House Republicans took their impeachment grievances to a more confrontational level on Wednesday, barging into a secure facility during a closed-door witness deposition and refusing to leave until Democrats held open hearings.
The gambit—cooked up by the pro-Trump brawler Rep. Matt Gaetz (R-FL) and endorsed by House GOP leadership—derailed the closed-door deposition of Laura Cooper, a Pentagon official with jurisdiction over Ukraine policy, before it even started. And it left Democrats indignant that their colleagues had violated long standing rules about interviewing witnesses in classified settings.
Cell phones, for example, are not allowed in Sensitive Compartmented Information Facilities (also known as SCIFs). But the Republican members who barged into those facilities had taken their phones with them inside the room. Lawmakers and aides said that, as of noon on Wednesday, the SCIF was being swept for electronic surveillance devices because the Republicans brought in their phones, delaying the start of Cooper’s deposition. Democrats were also contemplating whether to bring in the U.S. Capitol Police in order to drag out the protesting members.
The standoff began shortly after a press conference in the morning, in which GOP members denounced what they called Democrats' "sham" impeachment process—a complaint that they’ve made central to their impeachment pushback.
In a scheme that drew parallels to the infamous Brooks Brother riots that upended the 2000 Florida recount, Gaetz led about 25 House Republican lawmakers into the secure basement SCIF, where bipartisan members of the three committees leading the impeachment inquiry—and only members of those three committees—are allowed to go during the impeachment investigation.
According to Democratic lawmakers in the room, the Republicans blew past police officers to enter the room and began shouting once they got there, loudly denouncing the process and impeachment in general.
Close to two hours after they first went in, a core group of Republicans remained there, according to a tweet from Rep. Andy Biggs (R-AZ). The number two House Republican, Rep. Steve Scalise (R-LA), was with them. Three hours into the standoff, the Republican crew remained—and they had ordered pizza from We The Pizza, a Capital Hill joint.
“They’re a bunch of brave freedom fighters having pizza in a secure conference room,” complained Rep. Tom Malinowski (D-NJ).
At one point, a GOP member appeared to broadcast his thoughts from the SCIF via Twitter.
A House aide on the Intelligence committee decried the events as a "stunt, in service of the President’s demand that they 'fight harder' to obstruct a legitimate impeachment inquiry." The aide said that the House Parliamentarian had ruled that these members are in violation of House deposition rules.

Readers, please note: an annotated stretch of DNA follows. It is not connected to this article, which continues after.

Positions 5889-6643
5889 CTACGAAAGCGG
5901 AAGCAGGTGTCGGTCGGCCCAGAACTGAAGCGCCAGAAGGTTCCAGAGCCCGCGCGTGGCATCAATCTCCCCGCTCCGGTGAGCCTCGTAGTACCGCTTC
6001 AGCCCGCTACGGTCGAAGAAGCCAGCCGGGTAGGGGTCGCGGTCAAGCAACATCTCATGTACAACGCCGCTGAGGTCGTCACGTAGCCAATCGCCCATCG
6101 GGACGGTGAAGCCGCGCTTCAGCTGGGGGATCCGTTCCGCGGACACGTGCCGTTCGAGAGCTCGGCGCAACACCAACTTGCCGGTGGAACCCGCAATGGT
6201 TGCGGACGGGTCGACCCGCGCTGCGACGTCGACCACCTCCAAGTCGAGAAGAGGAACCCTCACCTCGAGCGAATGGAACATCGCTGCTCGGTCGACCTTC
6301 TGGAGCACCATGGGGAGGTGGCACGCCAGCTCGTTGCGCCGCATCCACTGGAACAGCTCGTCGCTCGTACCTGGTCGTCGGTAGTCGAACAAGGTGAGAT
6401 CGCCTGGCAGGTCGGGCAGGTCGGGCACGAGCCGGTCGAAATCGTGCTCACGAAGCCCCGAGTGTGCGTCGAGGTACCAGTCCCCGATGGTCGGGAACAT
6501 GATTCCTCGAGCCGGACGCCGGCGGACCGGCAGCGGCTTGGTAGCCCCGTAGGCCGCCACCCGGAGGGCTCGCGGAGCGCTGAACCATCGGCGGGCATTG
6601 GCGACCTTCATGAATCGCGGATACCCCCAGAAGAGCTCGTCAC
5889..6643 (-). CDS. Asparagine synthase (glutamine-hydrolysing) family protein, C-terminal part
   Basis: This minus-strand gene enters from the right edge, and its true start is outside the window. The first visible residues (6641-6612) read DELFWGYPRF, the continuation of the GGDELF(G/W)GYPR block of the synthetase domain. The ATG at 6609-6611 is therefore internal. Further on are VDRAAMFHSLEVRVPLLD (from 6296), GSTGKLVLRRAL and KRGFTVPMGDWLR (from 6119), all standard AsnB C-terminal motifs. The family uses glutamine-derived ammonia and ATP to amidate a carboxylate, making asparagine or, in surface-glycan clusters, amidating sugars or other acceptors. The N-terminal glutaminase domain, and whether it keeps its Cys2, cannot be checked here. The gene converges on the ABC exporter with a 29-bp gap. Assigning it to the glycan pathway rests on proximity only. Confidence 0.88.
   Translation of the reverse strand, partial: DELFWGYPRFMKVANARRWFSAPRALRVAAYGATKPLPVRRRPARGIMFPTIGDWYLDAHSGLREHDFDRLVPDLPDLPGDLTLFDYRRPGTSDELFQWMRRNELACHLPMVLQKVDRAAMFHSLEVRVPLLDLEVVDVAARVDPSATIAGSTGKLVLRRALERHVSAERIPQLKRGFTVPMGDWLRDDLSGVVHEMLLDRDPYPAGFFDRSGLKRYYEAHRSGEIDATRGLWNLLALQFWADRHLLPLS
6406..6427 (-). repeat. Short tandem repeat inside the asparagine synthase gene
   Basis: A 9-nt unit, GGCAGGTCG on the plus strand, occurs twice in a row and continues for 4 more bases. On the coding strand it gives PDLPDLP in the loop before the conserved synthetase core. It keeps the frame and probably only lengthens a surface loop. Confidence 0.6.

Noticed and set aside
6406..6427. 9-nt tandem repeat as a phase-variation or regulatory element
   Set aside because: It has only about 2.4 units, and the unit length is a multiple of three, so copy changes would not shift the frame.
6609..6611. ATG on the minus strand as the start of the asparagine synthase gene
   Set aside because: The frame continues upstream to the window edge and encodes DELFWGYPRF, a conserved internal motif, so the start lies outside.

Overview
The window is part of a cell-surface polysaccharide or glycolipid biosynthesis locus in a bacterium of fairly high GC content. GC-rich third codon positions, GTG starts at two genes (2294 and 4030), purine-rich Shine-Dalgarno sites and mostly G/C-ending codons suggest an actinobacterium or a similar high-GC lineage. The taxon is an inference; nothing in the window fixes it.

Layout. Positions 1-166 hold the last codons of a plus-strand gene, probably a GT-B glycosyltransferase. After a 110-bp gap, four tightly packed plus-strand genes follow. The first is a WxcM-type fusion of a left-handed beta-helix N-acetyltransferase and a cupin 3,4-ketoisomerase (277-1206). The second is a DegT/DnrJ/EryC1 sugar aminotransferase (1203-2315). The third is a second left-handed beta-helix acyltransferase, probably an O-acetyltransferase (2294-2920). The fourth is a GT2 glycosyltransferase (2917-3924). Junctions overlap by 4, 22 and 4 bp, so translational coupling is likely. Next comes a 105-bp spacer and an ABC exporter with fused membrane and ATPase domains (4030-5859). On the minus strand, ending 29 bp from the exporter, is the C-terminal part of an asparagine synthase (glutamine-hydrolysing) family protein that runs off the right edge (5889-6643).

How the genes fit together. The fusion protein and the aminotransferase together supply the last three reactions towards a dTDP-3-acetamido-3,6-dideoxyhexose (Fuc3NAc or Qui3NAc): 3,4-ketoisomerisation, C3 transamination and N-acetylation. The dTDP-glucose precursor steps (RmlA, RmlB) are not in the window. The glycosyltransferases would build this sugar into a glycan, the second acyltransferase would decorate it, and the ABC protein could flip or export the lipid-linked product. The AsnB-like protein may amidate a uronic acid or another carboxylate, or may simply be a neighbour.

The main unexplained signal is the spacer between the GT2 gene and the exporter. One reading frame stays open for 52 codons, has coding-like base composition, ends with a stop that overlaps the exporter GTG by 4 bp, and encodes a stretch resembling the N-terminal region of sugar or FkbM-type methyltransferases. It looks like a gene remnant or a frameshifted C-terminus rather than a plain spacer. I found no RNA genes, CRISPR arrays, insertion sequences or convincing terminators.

Gaetz said that the idea to storm the SCIF was not Trump's. But in recent days, allies of the president have grown more notably agitated that congressional Republicans were not doing enough to effectively counter program the impeachment proceedings.
The White House, likewise, did not comment. Several outlets, however, reported that President Trump was aware of that the members were going to stage their protest. And several of the protesting members did visit the White House the day before to discuss impeachment proceedings.
House Minority Leader Kevin McCarthy’s (R-CA) office confirmed that they were given a heads up and a a spokesman offered a statement in support of the SCIF storming.
“Each member of Congress represents nearly 710,000 Americans,” said Matt Sparks. “It is their duty and responsibility to see and understand all of the documents that Democrats are referring to in their attempt to remove a duly elected President from office. The current structure is unprecedented, unfair, and undemocratic. Our members are demanding fairness.”
According to Rep. Debbie Wasserman Schultz (D-FL), Cooper had not yet begun her testimony when the Republicans came in. “Literally, some of them were just screaming about the president and what we’re doing to him,” she told reporters.
A spokesperson for the House Intelligence Committee declined to comment on what exactly is happening in the SCIF. But a prior Gaetz ploy to enter the secure facility during an impeachment hearing ended with him being kicked out after a House parliamentarian ruled that he had no standing to be there.
House Republicans have held—and even supported—the use of closed door hearings for past congressional investigations, including the select committee that they spearheaded to investigate the 2011 consulate attack in Benghazi. That larger inconsistency and the timing on Wednesday’s gambit struck some Democrats as telling about the direction that the impeachment proceeding is heading.
“When you don't have the law or the facts, you attack and disrupt the process,” said Rep. Ted Lieu (D-CA). “And you may wonder why is it happening now? Because Bill Taylor gave a devastating opening statement yesterday. They're freaked out. They're trying to stop this investigation.”